Select Page

Hello my friends.

Before I begin, I would just like to thank the 76 TLSers who completed the survey. Some very important things came to light and I’m going to be implementing changes in an attempt to meet your needs and fulfill your desires for The Lasting Supper.

The one word I can think of that would describe how I felt after reading the results is “encouraged”. I am very, very encouraged and happy. And I have you to thank for that.

What I want to write about today in my weekly “pastoral” letter to you is a kind of a warning. I want to warn you about the dangers of deconstruction.

I’ve been through it. When I left the ministry and the church four years ago this month, I had no idea what devastation I was about to undergo.

Deconstruction = Devastation.

There’s no other way of looking at it. Sorry. It’s for good, but getting there can be rough.

I suppose there are some people who experience a very smooth and serene transition in the deconstruction of their faith and beliefs. But they’re rare.

The norm is rocky and stormy.

So I will share with you a few of the dynamics I personally experienced, and still do to some extent.


The first thing I want to warn you about is depression. For the first year after I left the church I thought I was okay. In fact, I thought I was really happy. I felt free for the first time since I could remember. But… and my good wife Lisa pointed this out to me after about a year… I was depressed. I wasn’t feeling anything because I was actually numb. Emotionally I was frozen.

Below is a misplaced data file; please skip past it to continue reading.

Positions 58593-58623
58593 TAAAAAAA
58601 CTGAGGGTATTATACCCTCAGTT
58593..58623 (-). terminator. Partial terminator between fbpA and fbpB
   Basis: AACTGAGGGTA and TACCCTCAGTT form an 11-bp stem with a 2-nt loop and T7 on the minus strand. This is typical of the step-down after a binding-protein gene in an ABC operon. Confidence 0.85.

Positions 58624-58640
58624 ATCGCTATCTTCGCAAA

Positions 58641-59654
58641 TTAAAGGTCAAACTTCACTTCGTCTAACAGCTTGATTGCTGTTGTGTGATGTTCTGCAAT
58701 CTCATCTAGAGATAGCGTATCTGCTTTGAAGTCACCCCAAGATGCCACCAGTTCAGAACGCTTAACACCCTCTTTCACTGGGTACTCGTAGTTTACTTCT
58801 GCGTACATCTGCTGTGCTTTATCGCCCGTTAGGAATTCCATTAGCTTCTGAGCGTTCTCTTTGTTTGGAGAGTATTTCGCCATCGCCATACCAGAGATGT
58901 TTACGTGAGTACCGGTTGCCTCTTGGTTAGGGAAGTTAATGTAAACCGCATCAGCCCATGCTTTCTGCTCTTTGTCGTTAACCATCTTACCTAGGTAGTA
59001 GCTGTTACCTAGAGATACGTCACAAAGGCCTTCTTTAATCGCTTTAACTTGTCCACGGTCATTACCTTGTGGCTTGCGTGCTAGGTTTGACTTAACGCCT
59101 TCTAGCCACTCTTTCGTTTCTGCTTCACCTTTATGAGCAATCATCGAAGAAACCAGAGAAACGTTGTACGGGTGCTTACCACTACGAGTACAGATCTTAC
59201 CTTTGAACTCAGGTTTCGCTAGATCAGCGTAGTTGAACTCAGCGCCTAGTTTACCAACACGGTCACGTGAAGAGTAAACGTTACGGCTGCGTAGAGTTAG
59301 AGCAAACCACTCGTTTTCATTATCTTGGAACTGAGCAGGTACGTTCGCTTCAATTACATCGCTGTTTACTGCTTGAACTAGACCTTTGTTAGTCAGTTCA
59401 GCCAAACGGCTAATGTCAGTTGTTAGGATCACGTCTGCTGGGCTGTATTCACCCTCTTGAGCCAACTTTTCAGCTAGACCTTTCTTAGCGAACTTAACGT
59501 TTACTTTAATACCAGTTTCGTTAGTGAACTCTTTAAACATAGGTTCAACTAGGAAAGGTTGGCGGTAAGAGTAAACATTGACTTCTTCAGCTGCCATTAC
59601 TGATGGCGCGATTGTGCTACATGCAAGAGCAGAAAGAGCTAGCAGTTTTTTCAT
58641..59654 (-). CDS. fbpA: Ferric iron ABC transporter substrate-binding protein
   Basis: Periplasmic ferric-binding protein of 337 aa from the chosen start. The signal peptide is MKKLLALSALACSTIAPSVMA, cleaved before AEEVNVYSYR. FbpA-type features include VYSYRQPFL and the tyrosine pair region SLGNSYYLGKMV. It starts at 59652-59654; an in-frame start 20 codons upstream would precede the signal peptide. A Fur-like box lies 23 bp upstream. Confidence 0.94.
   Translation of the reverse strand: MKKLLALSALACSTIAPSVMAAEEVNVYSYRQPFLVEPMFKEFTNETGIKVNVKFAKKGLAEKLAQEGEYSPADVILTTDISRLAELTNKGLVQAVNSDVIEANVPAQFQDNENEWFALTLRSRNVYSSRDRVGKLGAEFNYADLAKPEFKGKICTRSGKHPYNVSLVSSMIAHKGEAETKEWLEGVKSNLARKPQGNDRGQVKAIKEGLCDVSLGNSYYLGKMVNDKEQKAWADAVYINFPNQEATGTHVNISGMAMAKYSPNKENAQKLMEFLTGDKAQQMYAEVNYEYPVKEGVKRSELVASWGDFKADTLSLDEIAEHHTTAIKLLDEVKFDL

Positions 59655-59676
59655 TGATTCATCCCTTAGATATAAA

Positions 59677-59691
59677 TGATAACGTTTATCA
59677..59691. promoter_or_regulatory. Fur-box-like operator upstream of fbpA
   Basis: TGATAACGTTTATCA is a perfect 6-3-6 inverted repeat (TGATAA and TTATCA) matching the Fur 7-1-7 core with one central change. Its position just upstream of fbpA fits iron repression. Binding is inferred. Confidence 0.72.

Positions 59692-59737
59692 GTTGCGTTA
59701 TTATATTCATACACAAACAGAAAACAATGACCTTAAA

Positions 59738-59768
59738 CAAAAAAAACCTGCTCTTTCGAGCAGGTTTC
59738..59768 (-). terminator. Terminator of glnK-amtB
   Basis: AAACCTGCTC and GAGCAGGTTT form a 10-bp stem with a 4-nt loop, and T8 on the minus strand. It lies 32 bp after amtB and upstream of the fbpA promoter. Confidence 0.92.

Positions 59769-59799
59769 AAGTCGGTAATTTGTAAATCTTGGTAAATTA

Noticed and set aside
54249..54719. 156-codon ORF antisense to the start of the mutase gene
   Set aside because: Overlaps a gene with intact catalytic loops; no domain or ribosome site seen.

The nasty thing about depression is that it isn’t contained. It doesn’t restrict itself to one little corner of your brain. It is like campfire smoke that permeates all it touches. It gets into everything and clings to it. No matter what you use to get it out, it still lingers.

This is what happens to anyone who experiences any kind of trauma. We lock down as a coping mechanism. It is human, natural and often healthy because it can protect us from something more serious. Freezing emotionally enables us to let the trauma melt in increments and slowly evaporate rather than melting all at once and drowning us in a tsunami of despair forever.

The best thing to do is recognize it. “I’m depressed. I’m in a slump. Emotionally, I am frozen.” Just admitting it is the first huge step. Recognize it. Acknowledge it. Embrace it.

Now that you’ve done that, you can take very certain steps to address it. It took me some good counseling, coaching and spiritual direction to guide me out of that slump. And the gentle patience of my wife, kids and friends.

You can do it too. It’s just for a season, but you can make sure you weather it well.


The next thing I would like to warn you about is confusion. When I left the church the theological confusion that wrapped itself around my brain was debilitating. Intellectually, I couldn’t see the road ahead at all. I was completely blind and in the dark.

But I recognized this from times it had happened before. I’ve personally tested this and now I know it is true: when you let a question abide in your mind, in time the solution will come. I purposely didn’t say “the answer will come” because it often isn’t like an answer to a math problem. It has happened to me so many times and proven itself to me over and over again that when a deep question of profound importance troubles my intellect, I will just let it stay there and do its work. Over time, a peace will come that will resolve the tension in your mind. It might take days, weeks, months or years. But it will come. Promise.